by Matthew Rusling
WASHINGTON, July 25 (Xinhua) -- U.S.-Russia relations are at a low point not seen for more than a decade, but chilled ties between the two are unlikely to plunge the world headlong into another Cold War, experts here said.
As the crisis in the Ukraine threatens to escalate amid U.S. claims that Russia is firing artillery rounds into Ukrainian territory, U.S. media is likening the now frosty relations between Washington and Moscow to a new Cold War.
But experts contend that description amounts to journalistic hyperbole, as current U.S.-Russian tensions in no way resemble the Cold War that engulfed the globe for decades and sparked fears of nuclear destruction.
"It's a good headline, but it's not an accurate reflection of either what the Cold War was or what we are seeing today," RAND Corporation Senior International Policy Analyst Olga Oliker told Xinhua.
"The Cold War was a conflict that lasted decades in which the United States and the Soviet Union were basically fighting over the fate of the world. It involved the entire planet," she said, adding that today's situation is a far cry from that dark chapter of world history.
"This (current issue) is Russia and the United States not getting along...over something that's going on within Europe," she said.
"It's not a global standoff. It's not going to drive all of the defense spending and foreign policy of the U.S. and (Russia)," she said.
Still, the Ukraine crisis does amount to a fundamental and serious disagreement between the U.S. and the Russian Federation, she said, adding that Russia has challenged a vision of European security that the U.S. and its European allies have held to since the end of the Cold War.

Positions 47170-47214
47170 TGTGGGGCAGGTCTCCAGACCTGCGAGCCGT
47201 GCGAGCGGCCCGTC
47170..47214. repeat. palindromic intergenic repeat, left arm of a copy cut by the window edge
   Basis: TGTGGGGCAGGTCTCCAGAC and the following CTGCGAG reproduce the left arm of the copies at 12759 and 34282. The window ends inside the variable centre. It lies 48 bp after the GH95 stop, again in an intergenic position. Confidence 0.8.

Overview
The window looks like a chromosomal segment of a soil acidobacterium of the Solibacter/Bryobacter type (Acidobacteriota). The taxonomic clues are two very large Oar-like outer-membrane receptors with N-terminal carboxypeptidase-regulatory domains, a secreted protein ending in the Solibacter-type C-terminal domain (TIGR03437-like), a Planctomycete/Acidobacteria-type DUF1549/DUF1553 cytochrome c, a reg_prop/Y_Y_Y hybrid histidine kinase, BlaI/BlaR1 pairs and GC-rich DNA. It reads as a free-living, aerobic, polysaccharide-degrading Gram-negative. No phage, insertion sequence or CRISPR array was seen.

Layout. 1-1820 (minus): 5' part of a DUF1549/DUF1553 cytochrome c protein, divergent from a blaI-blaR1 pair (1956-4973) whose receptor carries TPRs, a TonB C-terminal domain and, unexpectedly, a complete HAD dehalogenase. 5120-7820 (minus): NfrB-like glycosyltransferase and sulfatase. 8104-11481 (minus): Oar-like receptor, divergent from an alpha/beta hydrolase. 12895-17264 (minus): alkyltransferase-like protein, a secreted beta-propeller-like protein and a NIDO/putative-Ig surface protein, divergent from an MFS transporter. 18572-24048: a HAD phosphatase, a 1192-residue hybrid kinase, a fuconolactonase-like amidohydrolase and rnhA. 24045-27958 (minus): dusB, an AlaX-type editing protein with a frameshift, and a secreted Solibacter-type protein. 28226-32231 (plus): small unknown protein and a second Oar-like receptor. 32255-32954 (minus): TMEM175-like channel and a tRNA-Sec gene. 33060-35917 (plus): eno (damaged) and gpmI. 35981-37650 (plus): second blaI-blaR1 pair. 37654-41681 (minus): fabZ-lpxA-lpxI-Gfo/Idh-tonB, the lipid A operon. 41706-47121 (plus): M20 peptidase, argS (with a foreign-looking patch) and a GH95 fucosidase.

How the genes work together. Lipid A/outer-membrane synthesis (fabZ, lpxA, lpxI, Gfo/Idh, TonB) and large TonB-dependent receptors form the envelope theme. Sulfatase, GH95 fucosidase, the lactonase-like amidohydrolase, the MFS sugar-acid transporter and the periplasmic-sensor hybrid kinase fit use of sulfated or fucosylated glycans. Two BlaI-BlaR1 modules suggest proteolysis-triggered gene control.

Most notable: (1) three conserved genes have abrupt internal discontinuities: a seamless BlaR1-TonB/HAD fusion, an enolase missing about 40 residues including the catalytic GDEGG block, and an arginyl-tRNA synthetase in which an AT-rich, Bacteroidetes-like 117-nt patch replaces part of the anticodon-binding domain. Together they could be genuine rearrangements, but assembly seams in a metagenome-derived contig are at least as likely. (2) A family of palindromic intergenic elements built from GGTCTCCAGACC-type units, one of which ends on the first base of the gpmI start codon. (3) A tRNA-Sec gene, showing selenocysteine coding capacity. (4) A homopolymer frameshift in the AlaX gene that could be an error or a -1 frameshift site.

In a bid to voice their displeasure of what they believe is a disruption of that vision, the U.S. and European Union hit Moscow with a new round of sanctions earlier this month. Russian President Vladimir Putin has billed the sanctions as "aggressive foreign policy," referring to the sanctions that hit Russian banks, defense firms and energy companies. Putin urged the U.S. to work to stop the bloodshed in the Ukraine instead of slapping sanctions on Russia.
But the sanctions are not expected to stop the crisis, and the White House seems to have few concrete solutions.
"It's a difficult situation because there aren't a lot of easy, satisfying actions one can take," Oliker said of the options available to the administration of U.S. President Barack Obama.
"The Obama administration continues to weigh its options," she said.
A full-on military conflict between the U.S. and Russia is highly unlikely, experts said, and Russia would stand little chance in a conflict against fully mobilized U.S. forces, David Clark, chairman of the Russia Foundation, told Xinhua.
He added there are doubts about Russia's capacity to sustain military operations, even in neighboring countries, pointing to the 2008 war with neighboring Georgia. The conflict exposed significant deficiencies in Russian military equipment and organization, so much so that many analysts believe Moscow suspended military operations sooner than it wanted to, Clark said.
That prompted Putin to begin a military modernization program, although it remains unclear how successful that has been, Clark said.
So far the Obama administration has ruled out U.S. military intervention in the Ukrainian crisis and has repeatedly called for a diplomatic solution, as the U.S. faces military budget cuts and a war weary public after more than a decade of military involvement in the Middle East.